WINCHESTER will engage in talks over a combined Hampshire council despite opposition from Lib Dem members following a city council vote.

Leader Cllr Caroline Horrill put forward a motion to engage with Hampshire County Council (HCC) on the plans after the county agreed to visit the issue of a combined authority at a meeting last week.

The motion was supported by Winchester's conservative councillors, but faced stiff opposition from their Liberal Democrat colleagues.

Cllr Kelsie Learney argued the city council should steer clear of the plans which were first suggested in 2015. They were soon dropped when Southampton, Portsmouth and the Isle of Wight developed plans to create a combined authority for the Solent area with funding of £900m over 30 years from the government.

That plan also fell through when Isle of Wight Council pulled out in January last year.

Cllr Learney, who tabled an amendment calling for the council to reject the plans, said: "The proposals have already failed spectacularly." She added that the idea seemed "doomed from the start".

"We as the city council are best placed to decide what's best for our residents. The county council can collaborate with Southampton and Portsmouth if they wish, but there is no need for a combined authority. This is a proposal that is going nowhere."

Other Lib Dem councillors argued that the talks would take up valuable time and resources and that councils already worked collaboratively, but conservative members defended the idea, saying that Winchester needed to hear the plans first before making up it's mind.

Cllr Frank Pearson said that the Lib Dem stance appeared to be "we don't know what we're debating yet, but we don't like it".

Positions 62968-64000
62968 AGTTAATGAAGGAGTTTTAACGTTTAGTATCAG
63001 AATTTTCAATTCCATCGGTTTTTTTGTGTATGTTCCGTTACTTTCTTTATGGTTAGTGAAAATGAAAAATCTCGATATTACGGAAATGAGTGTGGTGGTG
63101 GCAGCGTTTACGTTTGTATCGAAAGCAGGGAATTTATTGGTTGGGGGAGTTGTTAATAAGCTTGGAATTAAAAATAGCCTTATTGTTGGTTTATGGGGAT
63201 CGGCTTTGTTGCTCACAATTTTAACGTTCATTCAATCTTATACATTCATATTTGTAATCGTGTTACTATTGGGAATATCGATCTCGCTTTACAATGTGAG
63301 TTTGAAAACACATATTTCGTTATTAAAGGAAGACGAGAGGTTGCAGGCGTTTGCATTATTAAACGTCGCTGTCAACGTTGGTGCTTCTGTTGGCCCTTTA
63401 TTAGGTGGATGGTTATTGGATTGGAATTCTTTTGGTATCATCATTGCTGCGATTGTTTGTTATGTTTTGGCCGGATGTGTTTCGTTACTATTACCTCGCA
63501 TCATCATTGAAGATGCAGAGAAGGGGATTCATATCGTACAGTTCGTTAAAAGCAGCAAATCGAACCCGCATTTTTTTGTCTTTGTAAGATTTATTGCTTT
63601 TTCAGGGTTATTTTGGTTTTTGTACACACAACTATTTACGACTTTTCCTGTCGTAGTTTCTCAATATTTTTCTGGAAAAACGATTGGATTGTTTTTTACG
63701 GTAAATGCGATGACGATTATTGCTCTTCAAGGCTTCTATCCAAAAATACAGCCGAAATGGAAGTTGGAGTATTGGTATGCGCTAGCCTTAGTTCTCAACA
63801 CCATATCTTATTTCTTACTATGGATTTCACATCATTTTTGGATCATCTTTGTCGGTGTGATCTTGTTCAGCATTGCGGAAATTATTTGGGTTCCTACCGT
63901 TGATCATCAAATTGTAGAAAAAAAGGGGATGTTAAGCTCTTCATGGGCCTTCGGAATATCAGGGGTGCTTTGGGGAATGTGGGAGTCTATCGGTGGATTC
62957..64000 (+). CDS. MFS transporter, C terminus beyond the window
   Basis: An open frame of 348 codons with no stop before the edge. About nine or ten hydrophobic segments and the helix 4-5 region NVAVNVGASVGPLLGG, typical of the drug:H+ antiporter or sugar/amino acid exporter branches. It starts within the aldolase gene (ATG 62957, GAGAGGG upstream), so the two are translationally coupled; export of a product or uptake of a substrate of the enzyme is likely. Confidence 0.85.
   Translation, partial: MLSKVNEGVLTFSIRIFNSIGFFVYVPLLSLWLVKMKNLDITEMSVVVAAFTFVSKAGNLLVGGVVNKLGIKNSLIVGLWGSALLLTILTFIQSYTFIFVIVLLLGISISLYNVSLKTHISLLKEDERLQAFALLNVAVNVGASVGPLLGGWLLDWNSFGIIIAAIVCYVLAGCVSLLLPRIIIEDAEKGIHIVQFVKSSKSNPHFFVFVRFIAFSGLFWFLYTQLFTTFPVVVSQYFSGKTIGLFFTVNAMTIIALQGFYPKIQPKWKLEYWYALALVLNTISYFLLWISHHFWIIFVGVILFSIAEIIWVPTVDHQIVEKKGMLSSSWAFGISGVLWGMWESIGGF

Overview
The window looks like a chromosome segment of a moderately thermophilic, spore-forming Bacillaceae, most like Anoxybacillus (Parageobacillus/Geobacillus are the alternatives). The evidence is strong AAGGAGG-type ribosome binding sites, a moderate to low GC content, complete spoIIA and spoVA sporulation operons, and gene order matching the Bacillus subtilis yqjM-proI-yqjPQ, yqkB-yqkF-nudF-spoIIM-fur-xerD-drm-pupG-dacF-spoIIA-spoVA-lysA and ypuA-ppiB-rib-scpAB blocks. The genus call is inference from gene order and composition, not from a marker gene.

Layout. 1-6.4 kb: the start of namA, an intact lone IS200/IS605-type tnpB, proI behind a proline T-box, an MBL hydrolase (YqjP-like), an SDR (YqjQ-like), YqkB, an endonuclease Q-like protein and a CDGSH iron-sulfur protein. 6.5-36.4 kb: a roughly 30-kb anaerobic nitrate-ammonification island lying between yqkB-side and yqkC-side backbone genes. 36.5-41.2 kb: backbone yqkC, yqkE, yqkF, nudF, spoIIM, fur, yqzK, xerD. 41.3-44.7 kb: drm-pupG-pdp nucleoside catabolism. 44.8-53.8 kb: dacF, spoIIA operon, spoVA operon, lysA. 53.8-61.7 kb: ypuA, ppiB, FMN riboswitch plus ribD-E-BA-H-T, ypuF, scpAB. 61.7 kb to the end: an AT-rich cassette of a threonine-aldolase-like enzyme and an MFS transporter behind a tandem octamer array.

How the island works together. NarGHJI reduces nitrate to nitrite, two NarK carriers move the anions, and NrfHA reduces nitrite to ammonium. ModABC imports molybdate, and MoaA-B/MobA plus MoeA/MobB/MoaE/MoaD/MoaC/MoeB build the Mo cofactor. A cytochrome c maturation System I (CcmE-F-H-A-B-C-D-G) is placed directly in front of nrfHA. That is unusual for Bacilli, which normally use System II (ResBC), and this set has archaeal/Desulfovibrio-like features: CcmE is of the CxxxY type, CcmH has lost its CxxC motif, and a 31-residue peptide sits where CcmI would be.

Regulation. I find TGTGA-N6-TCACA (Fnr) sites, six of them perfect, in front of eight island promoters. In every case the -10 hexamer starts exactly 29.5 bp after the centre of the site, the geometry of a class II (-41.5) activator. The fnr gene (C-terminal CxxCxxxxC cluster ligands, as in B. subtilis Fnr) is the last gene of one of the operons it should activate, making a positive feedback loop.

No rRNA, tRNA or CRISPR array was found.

"I've got to say I have reservations but we have to have these discussions."

Cllr Stephen Godfrey, portfolio holder for professional services, added: "This amendment shows a complete lack of understanding. Devolution isn't about sharing responsibilities, it's receiving powers from government we don't have."

Cllr Ian Tait said: "I thought I was listening to Nigel Farage."

The discussion followed calls for Hampshire's councils to come back to the negotiating table over a combined authority.

Under proposals from HCC's leader, Cllr Roy Perry, the plans would mean that Hampshire’s existing councils would still carry out their functions but a new layer of government, made up of a joint committee of council leaders, would hold the control of millions of pounds of funding each year, currently in the hands of government ministers.

Representatives from the Solent and M3 local enterprise partnerships as well as South Downs and New Forest national park authorities would also sit on the board responsible for decisions on transport, health and social care and skills and housing across the county.

But Cllr Perry said back office functions such as legal or IT services could be shared across councils in a bid to save cash, which he admitted could lead to job cuts.

Initially, the bid would be for an extra £30m a year from central government to help run the devolved powers.

The Winchester City Council vote was split down party lines, meaning the Lib Dem amendment was defeated, while the motion was passed.